Q:  How can I prevent heel pain, and what are good common treatments?

A:  Prevention is always the best care.  Stretching and proper shoe gear, which includes an orthotic, can prevent heel pain.  Once the fascitis or inflammation occurs, treatments include non-steroidal anti-inflammatories, physical therapy, ice, shoe modifications, steroid shots, and as a last resort, surgery.  Before you see a physician, try rolling a golf ball in your arch for ten minutes, followed by ice for 20 minutes for three weeks daily.  After the first week, add stretches.  The simplest stretch is to take a phone book or a block of wood 2-3 inches high, rest the ball of your foot on it and let your heel drop to the floor.  Relax, then stretch for 30 seconds and repeat three times.

Q:  You mentioned orthotics.  How important are they?

A:  The foot is the foundation for the body.  Like any other structure, the body and foot need a strong foundation.  A custom arch support is designed to contour each person’s unique arch.  The orthotic increases support and allows for shock absorption.  If we all wore orthotics, many orthopedic aliments would be avoided. 

Q:  You have been very technical to this point.  What is the story with pedicures?  If I continue to go to my salon, am I bound to get one of those fungal monsters I see on the T.V. commercials? 

A:  No.  Choose a salon for its reputation, not for its savings.  Make sure all the instruments are in a sterile pack or tray containing a sterilant.  Make sure all tubs are cleaned and sterilized before putting your feet into them.  If you suffer from diabetes, salons are okay.  If you are cut, make sure to see a podiatrist right away.  Because the salon’s bottles are in contact with other customers’ toes and their possible conditions, it is a good idea to bring your own nail polish.

Q:  What can be done to treat toenail fungus?

A.   Nail fungus is common, and it is purely cosmetic.  Prevention includes drying your feet thoroughly after baths and showers, applying a small amount of powder to your feet, and changing your socks and shoes daily.  Allow the leather in shoes to dry out for a day.  Typical remedies are mostly ineffective.  My patients have used self-help remedies including vinegar, Vicks, Listerine, tea tree oil, and bleach.  These remedies will change the texture of the nail and color; however, they usually fail to kill the tiny microscopic spores that cause the fungus.  I do recommend oral agents when cosmetic appearances are a concern.  When used properly, oral medicines are very effective with few side effects.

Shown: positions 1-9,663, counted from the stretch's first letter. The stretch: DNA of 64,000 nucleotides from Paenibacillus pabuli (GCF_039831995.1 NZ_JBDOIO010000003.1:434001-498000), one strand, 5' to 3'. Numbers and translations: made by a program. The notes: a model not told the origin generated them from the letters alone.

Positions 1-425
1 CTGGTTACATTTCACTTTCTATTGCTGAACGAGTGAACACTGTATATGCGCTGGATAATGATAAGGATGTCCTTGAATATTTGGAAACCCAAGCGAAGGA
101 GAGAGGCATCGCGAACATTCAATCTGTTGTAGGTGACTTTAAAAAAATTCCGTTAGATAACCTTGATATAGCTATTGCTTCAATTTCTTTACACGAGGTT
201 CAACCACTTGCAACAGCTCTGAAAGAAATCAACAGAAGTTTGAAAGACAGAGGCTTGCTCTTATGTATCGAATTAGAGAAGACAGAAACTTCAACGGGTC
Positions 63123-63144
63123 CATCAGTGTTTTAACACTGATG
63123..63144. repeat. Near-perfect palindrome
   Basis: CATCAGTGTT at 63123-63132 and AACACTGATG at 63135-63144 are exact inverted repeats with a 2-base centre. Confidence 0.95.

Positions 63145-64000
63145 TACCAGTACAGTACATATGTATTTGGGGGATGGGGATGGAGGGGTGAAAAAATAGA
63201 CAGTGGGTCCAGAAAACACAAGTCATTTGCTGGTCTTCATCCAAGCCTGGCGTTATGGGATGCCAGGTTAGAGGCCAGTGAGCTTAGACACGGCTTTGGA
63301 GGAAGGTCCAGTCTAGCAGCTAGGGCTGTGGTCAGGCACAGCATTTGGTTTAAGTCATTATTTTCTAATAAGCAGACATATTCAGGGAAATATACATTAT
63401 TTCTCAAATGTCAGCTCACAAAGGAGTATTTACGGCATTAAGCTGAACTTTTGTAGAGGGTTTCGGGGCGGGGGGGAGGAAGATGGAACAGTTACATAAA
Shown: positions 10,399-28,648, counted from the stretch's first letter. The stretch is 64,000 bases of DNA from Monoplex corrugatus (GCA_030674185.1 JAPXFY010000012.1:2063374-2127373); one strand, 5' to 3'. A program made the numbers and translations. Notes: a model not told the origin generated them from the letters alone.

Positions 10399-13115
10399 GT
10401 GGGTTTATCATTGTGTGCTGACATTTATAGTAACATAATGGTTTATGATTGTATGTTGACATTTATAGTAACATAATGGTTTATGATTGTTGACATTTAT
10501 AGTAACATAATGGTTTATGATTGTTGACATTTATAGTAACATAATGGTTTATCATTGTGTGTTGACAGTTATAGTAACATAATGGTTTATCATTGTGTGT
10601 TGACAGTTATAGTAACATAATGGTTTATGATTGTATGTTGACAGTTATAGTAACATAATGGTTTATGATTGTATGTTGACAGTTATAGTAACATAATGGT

In my office, I treat everything from skin and nail infections to orthopedic conditions, including foot trauma, bunions, hammertoes, neuromas, fascitis, arthritis, and many other foot aliments.  Most can be avoided with good hygiene, along with the proper footwear.  I recommend stretching your muscles and joints on a daily basis.  It is important to perform a minimum of 30 minutes of cardiac exercise a 3 – 4 times a week.  You do not need an exercise facility to walk.  If you do not have the time, get up 15 minutes earlier a go to bed 15 minutes later, you will actually feel less tired and have an overall sense of well being.  The foot is a mirror to your overall body health.  Take care of your feet, and your body will stay strong. 


Dr. Ira Spinner, D.P.M., F.A.C.F.A.S. is located in Boynton Beach, Florida. Fellow, American College of Foot and Ankle Surgeons; Member, American Board of Podiatric Surgery, American Podiatric Medical Association and a member of the wound care team at Delray Medical Center